Jump to main content
Jump to site search

Issue 5, 2017
Previous Article Next Article

A synthetic biology approach to engineering living photovoltaics

Author affiliations


The ability to electronically interface living cells with electron accepting scaffolds is crucial for the development of next-generation biophotovoltaic technologies. Although recent studies have focused on engineering synthetic interfaces that can maximize electronic communication between the cell and scaffold, the efficiency of such devices is limited by the low conductivity of the cell membrane. This review provides a materials science perspective on applying a complementary, synthetic biology approach to engineering membrane–electrode interfaces. It focuses on the technical challenges behind the introduction of foreign extracellular electron transfer pathways in bacterial host cells and past and future efforts to engineer photosynthetic organisms with artificial electron-export capabilities for biophotovoltaic applications. The article highlights advances in engineering protein-based, electron-exporting conduits in a model host organism, E. coli, before reviewing state-of-the-art biophotovoltaic technologies that use both unmodified and bioengineered photosynthetic bacteria with improved electron transport. A thermodynamic analysis is used to propose an energetically feasible pathway for extracellular electron transport in engineered cyanobacteria and identify metabolic bottlenecks amenable to protein engineering techniques. Based on this analysis, an engineered photosynthetic organism expressing a foreign, protein-based electron conduit yields a maximum theoretical solar conversion efficiency of 6–10% without accounting for additional bioengineering optimizations for light-harvesting.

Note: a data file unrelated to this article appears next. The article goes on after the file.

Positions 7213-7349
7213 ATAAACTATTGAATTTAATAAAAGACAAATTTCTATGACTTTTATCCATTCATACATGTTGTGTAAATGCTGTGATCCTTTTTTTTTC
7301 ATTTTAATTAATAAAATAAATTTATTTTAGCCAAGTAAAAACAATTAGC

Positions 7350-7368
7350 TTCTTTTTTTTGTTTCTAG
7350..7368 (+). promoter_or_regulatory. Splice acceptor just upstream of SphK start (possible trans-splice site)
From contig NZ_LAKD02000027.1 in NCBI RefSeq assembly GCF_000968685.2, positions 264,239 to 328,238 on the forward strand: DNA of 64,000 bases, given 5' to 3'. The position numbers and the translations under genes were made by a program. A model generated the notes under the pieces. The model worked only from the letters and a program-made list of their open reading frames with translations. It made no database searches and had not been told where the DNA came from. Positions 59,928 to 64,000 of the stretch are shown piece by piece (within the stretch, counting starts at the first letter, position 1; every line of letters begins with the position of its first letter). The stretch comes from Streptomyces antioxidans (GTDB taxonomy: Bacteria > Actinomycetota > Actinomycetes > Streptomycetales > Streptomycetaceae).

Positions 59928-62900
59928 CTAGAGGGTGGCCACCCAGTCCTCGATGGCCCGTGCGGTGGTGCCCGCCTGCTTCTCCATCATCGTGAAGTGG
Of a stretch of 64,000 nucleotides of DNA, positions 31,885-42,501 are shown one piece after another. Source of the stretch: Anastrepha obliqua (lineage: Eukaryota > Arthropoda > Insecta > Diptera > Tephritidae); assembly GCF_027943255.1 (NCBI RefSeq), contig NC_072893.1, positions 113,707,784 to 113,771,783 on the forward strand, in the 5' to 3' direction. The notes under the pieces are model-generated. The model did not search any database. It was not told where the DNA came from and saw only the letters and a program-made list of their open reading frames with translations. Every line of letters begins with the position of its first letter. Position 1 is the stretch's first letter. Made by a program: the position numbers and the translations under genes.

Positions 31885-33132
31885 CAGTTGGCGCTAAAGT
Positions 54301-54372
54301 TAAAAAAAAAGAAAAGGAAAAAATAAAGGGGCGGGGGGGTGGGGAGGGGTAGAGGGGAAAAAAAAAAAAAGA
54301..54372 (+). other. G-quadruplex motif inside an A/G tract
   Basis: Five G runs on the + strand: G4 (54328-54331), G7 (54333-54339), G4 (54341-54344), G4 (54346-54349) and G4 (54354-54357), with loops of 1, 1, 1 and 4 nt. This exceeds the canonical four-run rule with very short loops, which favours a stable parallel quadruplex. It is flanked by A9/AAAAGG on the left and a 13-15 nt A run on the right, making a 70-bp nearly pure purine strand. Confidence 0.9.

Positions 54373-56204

Graphical abstract: A synthetic biology approach to engineering living photovoltaics

Back to tab navigation

Article information

28 Jan 2017
04 Apr 2017
First published
04 Apr 2017

Energy Environ. Sci., 2017,10, 1102-1115
Article type

A synthetic biology approach to engineering living photovoltaics

N. Schuergers, C. Werlang, C. M. Ajo-Franklin and A. A. Boghossian, Energy Environ. Sci., 2017, 10, 1102
DOI: 10.1039/C7EE00282C

Social activity

Search articles by author